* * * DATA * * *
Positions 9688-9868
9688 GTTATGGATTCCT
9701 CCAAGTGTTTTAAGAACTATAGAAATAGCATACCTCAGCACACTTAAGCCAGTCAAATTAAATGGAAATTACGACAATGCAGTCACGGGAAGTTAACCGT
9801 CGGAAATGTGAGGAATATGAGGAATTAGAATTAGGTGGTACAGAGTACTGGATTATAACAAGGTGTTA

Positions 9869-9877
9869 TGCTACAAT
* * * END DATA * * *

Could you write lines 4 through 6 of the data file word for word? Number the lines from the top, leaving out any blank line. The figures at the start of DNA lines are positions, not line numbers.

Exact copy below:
9801 CGGAAATGTGAGGAATATGAGGAATTAGAATTAGGTGGTACAGAGTACTGGATTATAACAAGGTGTTA

Positions 9869-9877
9869 TGCTACAAT